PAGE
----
Ravenser Odd is the Atlantis of the East Riding. A medieval town built on the sandbanks of the Humber estuary, it now sits below the waves.
The Township and port of Ravenser Odd was located at the mouth of the Humber Estuary. It was settled on the north shore very close to the tip of the sand spit known today as Spurn Point. Its existence was fleeting, but its historical significance much outweighs the expectation from somewhere now forgotten. The name Ravenser comes from the Old Norse roughly translating to ‘Raven’s Tongue’ referring to the look of the sandbank promontory. Ravenser Odd was founded in 1235, by the Count of Aumale.
The town consisted of 100 houses and a flourishing market. In 1299 the town gained a borough charter. The town had substantial wharves, warehouses, a court and a prison. Its importance on the trade routes meant it collected dues from more than 100 merchant ships a year. In the 13th century the town was a more important port than Kingston upon Hull. by about 1340 however it would have become more than apparent that the town could no longer continue to prosper.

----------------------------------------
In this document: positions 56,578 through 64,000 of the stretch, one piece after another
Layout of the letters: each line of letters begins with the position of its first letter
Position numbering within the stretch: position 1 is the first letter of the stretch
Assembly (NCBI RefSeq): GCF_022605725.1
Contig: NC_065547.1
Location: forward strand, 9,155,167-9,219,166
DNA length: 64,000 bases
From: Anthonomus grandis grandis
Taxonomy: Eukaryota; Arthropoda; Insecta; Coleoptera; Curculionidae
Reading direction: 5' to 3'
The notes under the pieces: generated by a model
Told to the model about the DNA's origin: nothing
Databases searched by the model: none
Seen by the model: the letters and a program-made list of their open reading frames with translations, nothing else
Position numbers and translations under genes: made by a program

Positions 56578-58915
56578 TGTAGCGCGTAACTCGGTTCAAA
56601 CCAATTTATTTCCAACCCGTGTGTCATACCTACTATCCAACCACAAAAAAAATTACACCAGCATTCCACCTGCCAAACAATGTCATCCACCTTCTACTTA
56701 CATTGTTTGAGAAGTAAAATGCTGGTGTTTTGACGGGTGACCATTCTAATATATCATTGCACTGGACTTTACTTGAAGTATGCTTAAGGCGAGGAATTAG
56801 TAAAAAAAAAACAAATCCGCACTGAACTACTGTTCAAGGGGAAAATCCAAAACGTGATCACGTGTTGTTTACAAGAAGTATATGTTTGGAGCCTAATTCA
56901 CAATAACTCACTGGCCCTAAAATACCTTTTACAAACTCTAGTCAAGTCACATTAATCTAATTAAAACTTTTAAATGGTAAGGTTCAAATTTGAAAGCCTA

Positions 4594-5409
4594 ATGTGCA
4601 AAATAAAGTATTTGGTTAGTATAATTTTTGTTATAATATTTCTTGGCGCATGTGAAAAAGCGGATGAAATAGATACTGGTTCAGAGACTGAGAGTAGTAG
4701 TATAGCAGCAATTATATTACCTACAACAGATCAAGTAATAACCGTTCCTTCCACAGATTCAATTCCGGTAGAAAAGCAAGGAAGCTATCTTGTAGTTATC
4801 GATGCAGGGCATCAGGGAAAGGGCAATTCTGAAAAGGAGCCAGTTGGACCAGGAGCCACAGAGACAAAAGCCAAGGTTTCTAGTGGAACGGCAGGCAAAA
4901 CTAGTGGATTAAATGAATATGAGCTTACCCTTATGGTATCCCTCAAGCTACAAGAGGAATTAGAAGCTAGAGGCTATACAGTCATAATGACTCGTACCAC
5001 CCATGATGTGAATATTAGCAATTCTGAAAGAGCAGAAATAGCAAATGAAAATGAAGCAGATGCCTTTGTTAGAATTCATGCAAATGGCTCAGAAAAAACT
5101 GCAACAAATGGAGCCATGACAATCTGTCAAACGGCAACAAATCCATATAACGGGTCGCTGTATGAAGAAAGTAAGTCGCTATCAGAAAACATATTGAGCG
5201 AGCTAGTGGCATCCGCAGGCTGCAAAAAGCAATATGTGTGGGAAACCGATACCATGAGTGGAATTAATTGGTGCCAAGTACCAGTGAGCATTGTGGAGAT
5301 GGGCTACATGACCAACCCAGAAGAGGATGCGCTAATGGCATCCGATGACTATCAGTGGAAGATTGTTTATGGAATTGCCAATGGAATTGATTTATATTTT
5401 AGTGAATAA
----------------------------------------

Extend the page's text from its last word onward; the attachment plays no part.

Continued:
Areas of the town were swept away by the crumbling sandbanks. The Chronicler of Meaux abbey wrote. “ At that time the chapel of Ravenser and the majority of the buildings of the whole town of Ravenser, by inundations of the sea and the Humber increasing more than usual, were almost completely destroyed”. In 1346 the king appointed an inquest. They discovered that the coastal erosion had taken a good two thirds of the town and its buildings. It also found that there remained only a third of the population to pay tithes or toll to the king. The final days of the port were marked by ever increasing incursions from the sea. Leading to the inhabitants fleeing and looting. The site completely fell to the water after the Saint Marcellus flood of January 1362.
The Great Flood:
The Saint Marcellus’s Flood was an intense extratropical cyclone that swept across the British isles and western Europe. The storm is reputed to have caused at least 25000 deaths. The storm was known as Saint Marcellus’s Flood. This was due to the peak of the flooding being during the feast day of St. Marcellus. The immense storm tide front the North Sea swept far inland from England and the Netherlands to Denmark and the German coast, breaking up islands and making marts of the mainlands into islands, wiping out entire towns and districts.
In the modern day scientists are hoping to discover this sunken gem to discover more about Yorkshire’s own Atlantis. They have discovered the potential location for the site revealing some ruins that will be more than 600 years old. Initially scientists had been searching further away from the current shore. Researchers finally found the town. After a search that was closer to the coast. It’s discovery is a breakthrough for the understanding of the history of the area.